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Friday, July 11, 1890

Friday, July 11, 1890

5:35 P.M. Stopped at W.'s on my way home, and found him in his bedroom, making up some papers etc. for Bernard O'Dowd, Victoria: among them, Burroughs' Galaxy review of "Drum Taps." Spoke very brightly—"the delicious inspiring weather," etc., moving him. "By and by we shall go to the river." When I left he gave me the package to mail. Not damaged by overbalancing of chair last night. Warren described how this occurred: that it was while W. was alone, sitting in the chair, in front of the step. W. much shaken up by it, inclined to give up his trip. Proposed going indoors again, but persuaded otherwise by Warren and coming around all right in a little while.

Had he yet thought of anyone to write the "Dutch" article? He said at once, "Let Kennedy do it: he is the man." Was he willing I should tell K. he wished it of him? "Yes, perfectly—do your own judgment in that." Then he added, "Kennedy will find something to help him in one of the early pages of Bucke's book." I put in, "Yes, but he'll get along best by that instinct which takes the bee to his flower." W. at this radiant: "I know no better way to say it than that: that is just what it is—inexplicable—yet certain as suns and stars." And when I continued, "All great work flows from that same stream, which cannot be measured or named," he still assented: "I believe nothing more than I believe that." And then, "I had a letter from Bucke today: he says he has heard from Kennedy at St. Paul. So I should suppose Kennedy will be along this way in three or four days."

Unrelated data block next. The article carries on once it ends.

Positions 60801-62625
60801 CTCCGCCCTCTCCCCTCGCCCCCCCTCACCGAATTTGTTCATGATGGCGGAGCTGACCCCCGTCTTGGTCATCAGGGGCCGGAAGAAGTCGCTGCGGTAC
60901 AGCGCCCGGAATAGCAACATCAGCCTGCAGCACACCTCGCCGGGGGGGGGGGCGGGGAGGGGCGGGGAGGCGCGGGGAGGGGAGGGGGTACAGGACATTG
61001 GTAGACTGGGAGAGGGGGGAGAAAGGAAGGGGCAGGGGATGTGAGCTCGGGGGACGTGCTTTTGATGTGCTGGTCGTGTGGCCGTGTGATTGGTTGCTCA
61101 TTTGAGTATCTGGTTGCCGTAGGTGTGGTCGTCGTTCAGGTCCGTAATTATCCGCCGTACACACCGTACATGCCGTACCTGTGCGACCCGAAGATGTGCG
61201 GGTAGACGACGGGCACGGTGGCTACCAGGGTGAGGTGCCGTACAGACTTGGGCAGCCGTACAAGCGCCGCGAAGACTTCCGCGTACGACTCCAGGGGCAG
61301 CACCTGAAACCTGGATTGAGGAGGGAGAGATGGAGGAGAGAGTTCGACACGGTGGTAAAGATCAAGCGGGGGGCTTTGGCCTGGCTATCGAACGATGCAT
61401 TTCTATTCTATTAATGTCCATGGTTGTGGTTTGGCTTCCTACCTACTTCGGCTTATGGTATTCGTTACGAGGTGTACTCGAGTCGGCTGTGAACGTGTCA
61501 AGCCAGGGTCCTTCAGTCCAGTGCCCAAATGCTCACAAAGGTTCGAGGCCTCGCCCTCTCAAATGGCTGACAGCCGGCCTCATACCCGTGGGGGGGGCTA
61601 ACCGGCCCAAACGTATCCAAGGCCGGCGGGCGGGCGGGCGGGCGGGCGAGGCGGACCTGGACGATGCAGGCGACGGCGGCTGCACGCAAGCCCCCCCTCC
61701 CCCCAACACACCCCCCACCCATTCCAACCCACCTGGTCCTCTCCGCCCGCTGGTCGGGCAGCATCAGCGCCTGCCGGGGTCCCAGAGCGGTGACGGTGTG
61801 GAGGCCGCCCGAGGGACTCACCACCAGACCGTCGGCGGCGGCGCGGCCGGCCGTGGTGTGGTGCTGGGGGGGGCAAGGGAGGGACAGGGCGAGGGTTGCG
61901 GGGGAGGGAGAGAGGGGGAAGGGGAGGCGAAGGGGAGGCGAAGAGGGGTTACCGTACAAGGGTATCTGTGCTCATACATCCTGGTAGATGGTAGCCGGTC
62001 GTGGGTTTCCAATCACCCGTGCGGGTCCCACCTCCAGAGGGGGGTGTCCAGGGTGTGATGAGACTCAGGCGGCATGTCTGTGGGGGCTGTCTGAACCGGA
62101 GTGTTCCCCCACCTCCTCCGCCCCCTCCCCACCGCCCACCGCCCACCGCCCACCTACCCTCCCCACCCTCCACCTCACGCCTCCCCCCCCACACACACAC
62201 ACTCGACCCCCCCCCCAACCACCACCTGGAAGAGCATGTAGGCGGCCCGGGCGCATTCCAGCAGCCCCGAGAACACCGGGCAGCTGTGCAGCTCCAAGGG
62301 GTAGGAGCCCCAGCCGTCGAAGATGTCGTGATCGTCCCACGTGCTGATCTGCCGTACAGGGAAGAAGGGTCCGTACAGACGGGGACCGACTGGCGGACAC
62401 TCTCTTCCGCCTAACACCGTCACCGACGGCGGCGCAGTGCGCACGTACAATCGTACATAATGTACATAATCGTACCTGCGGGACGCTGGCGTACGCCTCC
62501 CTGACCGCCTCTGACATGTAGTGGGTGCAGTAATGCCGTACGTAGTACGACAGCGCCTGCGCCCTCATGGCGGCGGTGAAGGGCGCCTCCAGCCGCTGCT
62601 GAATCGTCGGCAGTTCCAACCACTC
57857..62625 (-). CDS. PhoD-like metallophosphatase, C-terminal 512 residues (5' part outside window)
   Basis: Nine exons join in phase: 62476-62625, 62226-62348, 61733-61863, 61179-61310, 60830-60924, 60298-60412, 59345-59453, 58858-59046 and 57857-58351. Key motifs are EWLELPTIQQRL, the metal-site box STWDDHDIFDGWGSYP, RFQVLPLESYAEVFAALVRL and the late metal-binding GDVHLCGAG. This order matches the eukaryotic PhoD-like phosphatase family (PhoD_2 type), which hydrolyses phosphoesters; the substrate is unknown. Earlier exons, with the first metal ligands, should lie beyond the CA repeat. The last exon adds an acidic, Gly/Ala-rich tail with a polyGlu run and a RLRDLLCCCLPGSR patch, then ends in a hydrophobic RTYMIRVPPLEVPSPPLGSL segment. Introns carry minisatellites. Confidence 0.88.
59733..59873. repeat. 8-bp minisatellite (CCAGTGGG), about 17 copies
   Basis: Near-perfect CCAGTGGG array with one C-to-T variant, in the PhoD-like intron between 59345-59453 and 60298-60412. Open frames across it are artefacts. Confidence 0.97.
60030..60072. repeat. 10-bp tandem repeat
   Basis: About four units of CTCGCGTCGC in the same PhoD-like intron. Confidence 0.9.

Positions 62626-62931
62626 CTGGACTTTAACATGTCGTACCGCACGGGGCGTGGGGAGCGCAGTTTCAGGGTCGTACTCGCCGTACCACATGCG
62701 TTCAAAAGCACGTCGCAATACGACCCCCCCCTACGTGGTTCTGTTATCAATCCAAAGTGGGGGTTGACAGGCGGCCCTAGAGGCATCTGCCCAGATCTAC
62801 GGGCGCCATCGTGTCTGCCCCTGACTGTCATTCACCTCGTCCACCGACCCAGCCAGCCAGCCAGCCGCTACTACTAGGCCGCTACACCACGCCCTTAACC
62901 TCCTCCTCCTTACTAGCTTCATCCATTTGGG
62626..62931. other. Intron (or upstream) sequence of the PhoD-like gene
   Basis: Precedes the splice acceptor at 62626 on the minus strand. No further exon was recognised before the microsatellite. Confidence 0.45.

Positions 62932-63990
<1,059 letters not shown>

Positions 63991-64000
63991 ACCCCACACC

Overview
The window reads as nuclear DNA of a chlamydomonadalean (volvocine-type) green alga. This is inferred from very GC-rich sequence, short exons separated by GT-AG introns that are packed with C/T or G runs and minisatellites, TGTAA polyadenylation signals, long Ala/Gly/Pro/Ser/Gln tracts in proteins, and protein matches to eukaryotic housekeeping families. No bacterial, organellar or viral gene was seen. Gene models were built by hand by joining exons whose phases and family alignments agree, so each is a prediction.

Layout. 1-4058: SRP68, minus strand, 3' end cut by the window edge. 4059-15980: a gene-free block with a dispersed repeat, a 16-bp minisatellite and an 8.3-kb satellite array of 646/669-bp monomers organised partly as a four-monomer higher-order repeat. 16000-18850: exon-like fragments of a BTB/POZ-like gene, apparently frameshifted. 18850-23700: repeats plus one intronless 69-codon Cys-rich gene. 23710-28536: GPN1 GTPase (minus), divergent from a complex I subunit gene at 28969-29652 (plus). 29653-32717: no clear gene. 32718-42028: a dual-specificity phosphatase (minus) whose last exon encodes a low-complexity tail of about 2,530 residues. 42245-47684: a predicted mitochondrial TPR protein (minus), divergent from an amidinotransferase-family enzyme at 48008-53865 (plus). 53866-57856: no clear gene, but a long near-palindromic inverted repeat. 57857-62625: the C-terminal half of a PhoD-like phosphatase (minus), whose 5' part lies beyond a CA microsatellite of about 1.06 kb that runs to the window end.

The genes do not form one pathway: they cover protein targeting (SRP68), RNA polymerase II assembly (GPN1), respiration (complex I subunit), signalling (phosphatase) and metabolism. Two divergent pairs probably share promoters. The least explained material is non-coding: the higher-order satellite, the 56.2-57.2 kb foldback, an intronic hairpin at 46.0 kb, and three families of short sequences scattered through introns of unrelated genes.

I read him passages from Gosse—essay on Runeberg (Camelot edition, p. 143), speaking of Longfellow:

Longfellow, who is an anomaly in American literature but who has the folk character of a Swedish poet, and who, had he been born in Sweden, would have completed exactly enough the chain of style that ought to unite the idealism of Tegnér to the realism of Runeberg. The poem of "Evangeline" has really no place in Anglo-Saxon poetry; in Swedish it would accurately express a stage in the progress of literature which is now unfilled. It is known that Mr. Longfellow has cultivated the language of Sweden with much assiduity, and has contemplated literary life in that country with all the unconscious affection of a changeling.

W. listened intently. "So much for Gosse!" he exclaimed. "So that is what he says? It is good for all you can get from it—for nothing more. I get nothing from Gosse!"

I told him the post-officers saying recently to me that they never examined or weighed any mail matter that Walt Whitman sent them. W. smiled and said, "That is a compliment. Then it is something more, and that something more is to me the most valuable."

Warren out front oiling up the chair.

Discussed the object of culture, W. using O'Connor as the "greatest instance" he knew of a man as I put it "equal to the best in books, yet up with nature's each new flush, withal." W. fervently: Yes indeed, all who knew William as I knew him will echo you on that."

Writing today some verse, headed on the draft I saw: "The Soul Takes Flight for Good and All."

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